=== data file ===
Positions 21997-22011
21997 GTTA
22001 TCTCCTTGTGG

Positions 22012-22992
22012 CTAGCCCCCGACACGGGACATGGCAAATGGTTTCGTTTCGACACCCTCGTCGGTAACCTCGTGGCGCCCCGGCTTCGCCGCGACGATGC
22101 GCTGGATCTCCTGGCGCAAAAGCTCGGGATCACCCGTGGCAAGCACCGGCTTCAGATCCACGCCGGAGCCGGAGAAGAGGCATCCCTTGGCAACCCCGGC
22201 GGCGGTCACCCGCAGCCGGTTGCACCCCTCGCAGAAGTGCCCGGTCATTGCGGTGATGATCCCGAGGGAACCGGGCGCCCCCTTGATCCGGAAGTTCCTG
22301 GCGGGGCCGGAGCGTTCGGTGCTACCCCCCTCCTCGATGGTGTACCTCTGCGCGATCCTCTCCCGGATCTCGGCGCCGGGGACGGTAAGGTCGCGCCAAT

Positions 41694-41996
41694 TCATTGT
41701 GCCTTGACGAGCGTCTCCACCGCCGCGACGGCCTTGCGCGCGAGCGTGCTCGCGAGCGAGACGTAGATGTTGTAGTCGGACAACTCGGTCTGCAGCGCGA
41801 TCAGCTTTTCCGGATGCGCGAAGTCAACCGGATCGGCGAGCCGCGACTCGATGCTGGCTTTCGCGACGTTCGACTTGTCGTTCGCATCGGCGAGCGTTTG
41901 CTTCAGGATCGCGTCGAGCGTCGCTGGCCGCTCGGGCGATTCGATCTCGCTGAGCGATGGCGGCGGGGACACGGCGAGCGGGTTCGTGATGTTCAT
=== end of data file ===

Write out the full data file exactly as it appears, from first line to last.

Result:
Positions 21997-22011
21997 GTTA
22001 TCTCCTTGTGG

Positions 22012-22992
22012 CTAGCCCCCGACACGGGACATGGCAAATGGTTTCGTTTCGACACCCTCGTCGGTAACCTCGTGGCGCCCCGGCTTCGCCGCGACGATGC
22101 GCTGGATCTCCTGGCGCAAAAGCTCGGGATCACCCGTGGCAAGCACCGGCTTCAGATCCACGCCGGAGCCGGAGAAGAGGCATCCCTTGGCAACCCCGGC
22201 GGCGGTCACCCGCAGCCGGTTGCACCCCTCGCAGAAGTGCCCGGTCATTGCGGTGATGATCCCGAGGGAACCGGGCGCCCCCTTGATCCGGAAGTTCCTG
22301 GCGGGGCCGGAGCGTTCGGTGCTACCCCCCTCCTCGATGGTGTACCTCTGCGCGATCCTCTCCCGGATCTCGGCGCCGGGGACGGTAAGGTCGCGCCAAT

Positions 41694-41996
41694 TCATTGT
41701 GCCTTGACGAGCGTCTCCACCGCCGCGACGGCCTTGCGCGCGAGCGTGCTCGCGAGCGAGACGTAGATGTTGTAGTCGGACAACTCGGTCTGCAGCGCGA
41801 TCAGCTTTTCCGGATGCGCGAAGTCAACCGGATCGGCGAGCCGCGACTCGATGCTGGCTTTCGCGACGTTCGACTTGTCGTTCGCATCGGCGAGCGTTTG
41901 CTTCAGGATCGCGTCGAGCGTCGCTGGCCGCTCGGGCGATTCGATCTCGCTGAGCGATGGCGGCGGGGACACGGCGAGCGGGTTCGTGATGTTCAT